Improved Rice Cultivation
Rice is the staple food of 3 billion people, providing one-fifth of calories consumed worldwide. Its cultivation is responsible for at least 10 percent of agricultural greenhouse gas emissions and 9 to 19 percent of global methane emissions. That is because flooded rice paddies are ideal anaerobic environments for methane-producing microbes that feed on decomposing organic matter, a process known as methanogenesis.
There are four general techniques, best used in combination, to improve rice production and reduce emissions:
- Water: Mid-season drainage and alternate wetting and drying improve aerobic conditions.
- Nutrients: More balanced application of nutrients reduces methane emissions while supporting yields.
- Plant varieties: Rice varieties (cultivars) that are less water-loving can be used in more aerobic environments.
- Tillage: Techniques for seeding rice without tilling the ground maintain stable soils.
These techniques can make rice production efficient, dependable, and sustainable, helping to meet growing demand for this staple food without causing warming. Mid-season drainage alone reduces methane emissions by 35 to 70 percent. Given that many rice farming methods are long-entrenched customs, change requires helping farmers see what results are possible, cultivating necessary knowledge and skills, and implementing incentives that make new methods compelling.
“their breed has fed our folk”: Van Tri, Phan. “Grains of Rice.” In An Anthology of Vietnamese Poems., edited and translated by Huynh Sanh Thong. London: Yale University Press, 1996.
one-fifth of calories consumed: Elert, E. “Rice by the Numbers: A Good Grain.” Nature, 514, no. 7524 (2014): S50-S51.
rice cultivation…emissions: Adhya, T. K., et al. “Wetting and Drying: Reducing Greenhouse Gas Emissions and Saving Water from Rice Production.” Working Paper, Installment 8 of Creating a Sustainable Food Future. Washington, D.C.: World Resources Institute, 2014; Forster, P., et al. “Changes in Atmospheric Constituents and in Radiative Forcing.” In Climate Change 2007: Thee Physical Science Basis. Working Group I Contribution to the Fourth Assessment Report of the Intergovernmental Panel on Climate Change. Cambridge, UK, and New York: Cambridge University Press, 2007.
[more] methane…as the planet gets hotter: Ziska, L. H., P. R. Epstein, and W. H. Schlesinger. “Rising CO2, Climate Change, and Public Health: Exploring the Links to Plant Biology.” Environmental Health Perspectives 117, no. 2 (2009): 155–158.
Methane [vs.] carbon dioxide: Myhre, Gunnar, Drew Shindell, François-Marie Bréon, William Collins, Jan Fuglestvedt, Jianping Huang, Dorothy Koch et al. “Anthropogenic and natural radiative forcing.” In Climate Change 2013: The Physical Science Basis. Contribution of Working Group I to the Fifth Assessment Report of the Intergovernmental Panel on Climate Change. Cambridge, UK, and New York: Cambridge University Press, 2013.
“discovered almost by accident”: de Laulanié, Henri. “Technical Presentation of the System of Rice Intensification, Based on Katayama’s Tillering Model.” Madagascar: Association Tefy Saina, 1992. http://sri.ciifad.cornell.edu/aboutsri/Laulanie.pdf.
“a less-is-more ethic”: Broad, William J. “Food Revolution That Starts with Rice.” New York Times. June 17, 2008.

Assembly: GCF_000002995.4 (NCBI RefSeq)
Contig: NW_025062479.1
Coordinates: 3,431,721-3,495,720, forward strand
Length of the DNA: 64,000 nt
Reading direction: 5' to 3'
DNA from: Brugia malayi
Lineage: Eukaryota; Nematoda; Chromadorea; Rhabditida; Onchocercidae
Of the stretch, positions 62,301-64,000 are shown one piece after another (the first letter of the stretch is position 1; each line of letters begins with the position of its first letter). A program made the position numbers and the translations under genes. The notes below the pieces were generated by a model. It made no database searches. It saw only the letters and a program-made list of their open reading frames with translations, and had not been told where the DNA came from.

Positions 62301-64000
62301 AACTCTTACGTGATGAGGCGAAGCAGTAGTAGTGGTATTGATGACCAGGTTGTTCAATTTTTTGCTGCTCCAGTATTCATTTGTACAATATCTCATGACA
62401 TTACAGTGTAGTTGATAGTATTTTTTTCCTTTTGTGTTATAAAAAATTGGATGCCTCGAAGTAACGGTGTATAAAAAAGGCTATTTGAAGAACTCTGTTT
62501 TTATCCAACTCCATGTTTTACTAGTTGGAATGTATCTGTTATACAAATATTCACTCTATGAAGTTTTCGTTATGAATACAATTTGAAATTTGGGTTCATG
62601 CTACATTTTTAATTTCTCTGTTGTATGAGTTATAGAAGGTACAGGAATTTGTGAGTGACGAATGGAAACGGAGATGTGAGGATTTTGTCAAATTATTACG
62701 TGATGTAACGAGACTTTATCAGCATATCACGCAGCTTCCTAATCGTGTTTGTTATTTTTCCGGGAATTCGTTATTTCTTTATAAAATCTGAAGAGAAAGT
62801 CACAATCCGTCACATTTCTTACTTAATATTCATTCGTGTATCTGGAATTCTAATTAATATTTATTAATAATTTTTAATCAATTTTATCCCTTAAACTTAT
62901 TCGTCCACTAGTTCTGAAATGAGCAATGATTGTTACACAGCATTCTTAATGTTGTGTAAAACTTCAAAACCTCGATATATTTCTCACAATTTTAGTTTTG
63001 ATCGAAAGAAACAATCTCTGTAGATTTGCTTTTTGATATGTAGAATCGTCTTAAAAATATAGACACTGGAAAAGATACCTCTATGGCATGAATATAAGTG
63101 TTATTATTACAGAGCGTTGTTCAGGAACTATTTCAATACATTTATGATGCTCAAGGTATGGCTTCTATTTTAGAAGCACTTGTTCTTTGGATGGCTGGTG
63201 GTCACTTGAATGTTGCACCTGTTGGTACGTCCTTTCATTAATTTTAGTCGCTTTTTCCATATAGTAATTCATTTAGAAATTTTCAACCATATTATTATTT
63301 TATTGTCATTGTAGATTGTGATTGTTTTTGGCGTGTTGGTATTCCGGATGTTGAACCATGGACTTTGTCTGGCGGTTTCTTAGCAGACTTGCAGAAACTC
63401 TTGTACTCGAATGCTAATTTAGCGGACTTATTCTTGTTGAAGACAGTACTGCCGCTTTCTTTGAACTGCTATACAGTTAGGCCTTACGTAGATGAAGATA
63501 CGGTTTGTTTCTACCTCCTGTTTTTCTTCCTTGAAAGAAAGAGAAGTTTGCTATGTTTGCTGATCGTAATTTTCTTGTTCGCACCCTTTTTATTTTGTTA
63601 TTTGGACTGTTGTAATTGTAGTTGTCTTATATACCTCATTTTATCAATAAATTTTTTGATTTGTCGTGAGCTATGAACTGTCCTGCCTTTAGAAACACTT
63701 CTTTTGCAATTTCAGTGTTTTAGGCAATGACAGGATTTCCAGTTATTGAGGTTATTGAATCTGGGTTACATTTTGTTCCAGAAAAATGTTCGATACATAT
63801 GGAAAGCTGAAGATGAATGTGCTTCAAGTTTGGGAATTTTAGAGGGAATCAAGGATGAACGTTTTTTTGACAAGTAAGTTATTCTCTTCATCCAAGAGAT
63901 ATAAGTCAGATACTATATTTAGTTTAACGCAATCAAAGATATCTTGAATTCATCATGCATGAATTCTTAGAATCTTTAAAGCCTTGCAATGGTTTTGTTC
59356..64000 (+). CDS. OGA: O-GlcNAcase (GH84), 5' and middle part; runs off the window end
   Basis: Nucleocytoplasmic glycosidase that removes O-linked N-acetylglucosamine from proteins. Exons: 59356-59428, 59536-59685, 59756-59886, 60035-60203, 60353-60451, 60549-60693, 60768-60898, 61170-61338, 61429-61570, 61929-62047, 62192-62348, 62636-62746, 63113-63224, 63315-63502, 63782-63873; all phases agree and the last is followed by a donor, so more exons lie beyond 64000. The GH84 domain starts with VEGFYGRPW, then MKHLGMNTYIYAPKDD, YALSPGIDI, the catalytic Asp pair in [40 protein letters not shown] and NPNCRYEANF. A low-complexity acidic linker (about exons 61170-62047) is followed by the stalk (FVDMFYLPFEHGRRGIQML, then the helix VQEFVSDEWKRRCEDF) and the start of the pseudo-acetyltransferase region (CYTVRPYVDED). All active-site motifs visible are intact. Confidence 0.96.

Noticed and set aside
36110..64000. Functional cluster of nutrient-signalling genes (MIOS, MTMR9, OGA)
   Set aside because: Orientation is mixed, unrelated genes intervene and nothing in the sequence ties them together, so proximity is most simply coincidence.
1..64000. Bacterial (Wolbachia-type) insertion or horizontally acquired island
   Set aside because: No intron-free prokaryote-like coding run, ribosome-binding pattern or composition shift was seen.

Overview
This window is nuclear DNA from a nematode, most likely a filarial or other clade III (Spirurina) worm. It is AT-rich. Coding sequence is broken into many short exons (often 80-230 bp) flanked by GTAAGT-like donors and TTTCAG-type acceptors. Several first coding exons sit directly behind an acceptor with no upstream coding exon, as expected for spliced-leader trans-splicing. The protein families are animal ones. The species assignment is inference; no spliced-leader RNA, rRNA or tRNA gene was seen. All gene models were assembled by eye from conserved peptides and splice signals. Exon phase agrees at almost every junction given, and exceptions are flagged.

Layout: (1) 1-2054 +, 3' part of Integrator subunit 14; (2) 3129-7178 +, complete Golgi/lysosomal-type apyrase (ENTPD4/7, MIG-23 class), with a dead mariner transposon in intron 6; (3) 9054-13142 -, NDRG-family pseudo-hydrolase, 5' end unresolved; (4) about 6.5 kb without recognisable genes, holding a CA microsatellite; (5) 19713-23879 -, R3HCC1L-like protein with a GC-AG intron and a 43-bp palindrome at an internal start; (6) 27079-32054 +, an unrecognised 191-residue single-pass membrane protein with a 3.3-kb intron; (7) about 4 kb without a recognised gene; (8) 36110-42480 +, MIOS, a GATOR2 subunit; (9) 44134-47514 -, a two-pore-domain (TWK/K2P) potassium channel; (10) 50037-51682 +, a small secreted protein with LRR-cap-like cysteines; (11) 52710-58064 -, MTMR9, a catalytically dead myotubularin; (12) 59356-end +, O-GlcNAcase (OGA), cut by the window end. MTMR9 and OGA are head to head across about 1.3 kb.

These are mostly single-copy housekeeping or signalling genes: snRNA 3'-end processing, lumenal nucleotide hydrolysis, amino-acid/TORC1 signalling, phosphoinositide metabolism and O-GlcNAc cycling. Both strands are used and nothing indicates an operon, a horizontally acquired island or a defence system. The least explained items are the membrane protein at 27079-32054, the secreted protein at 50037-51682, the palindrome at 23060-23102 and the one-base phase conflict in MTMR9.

[SRI] practiced by 4 million to 5 million farmers: Vidal, John. “India’s Rice Revolution.” The Guardian. February 16, 2013.
Sumant Kumar…world-record yield: Diwakar, M.C., Arvind Kumar, Anil Verma, and Norman Uphoff. “Report on the World Record SRI Yields in Kharif Season 2011 in Nalanda District, Bihar State, India.” Agriculture Today. June 2012.
[benefits of] transplanting single seedlings: Bhatt, K.N. “System of Rice Intensification for Increased Productivity and Ecological Security: A Report.” Rice Research: Open Access 3 (2015): 147.
mid-season drainage…reduces methane: Adhya et al, “Wetting and Drying”; Yu, K., G. Chen, and W.H. Patrick. “Reduction of Global Warming Potential Contribution from a Rice Field by Irrigation, Organic Matter, and Fertilizer Management.” Global Biogeochemical Cycles 18, no. 3 (2004): GB3018.
yields…seed use…water inputs: Latham, Jonathan. “How Millions of Farmers Are Advancing Agriculture for Themselves.” Independent Science News. December 3, 2012; Surridge, Christopher. “Rice Cultivation: Feast or Famine?” Nature 428 (2004): 360-361.
“not intrinsically labor-intensive”: Charles, Dan. “Unraveling the Mystery of a Rice Revolution.” National Public Radio. May 3, 2013.
Farm incomes can double: Namara, Regassa E., Parakrama Weligamage, and Randolph Barker. “Prospects for Adopting System of Rice Intensification in Sri Lanka.” Research Report 75. Colombo, Sri Lanka: International Water Management Institute, 2004.
spread to some forty countries: Bhatt, “System.”
Improved Rice Cultivation
Project Drawdown defines improved rice cultivation as: a set of practices to reduce methane emissions from paddy rice production using alternate wet and dry periods and other strategies. This solution replaces conventional paddy rice production in mechanized (non-smallholder) regions.
Paddy rice farming is a major source of greenhouse gas emissions largely in the form of methane, as flooded rice paddies provide a suitable anaerobic environment for methanogenesis. Yet, rice is a world staple crop of extreme importance, particularly in Asia. Thus, low-methane rice production techniques are sorely needed. Drawdown investigated two categories of low-methane rice production: improved rice cultivation (profiled here), with techniques suitable to both small- and large-scale operations, and System of Rice Intensification, currently limited to the smallholder context.
Improved rice cultivation practices include: changes to water management (alternate wetting and drying); fertility management; use of aerobic cultivars; no-tillage; and direct seeding. Data was collected only from studies that used two or more of these practices.
Total Land Area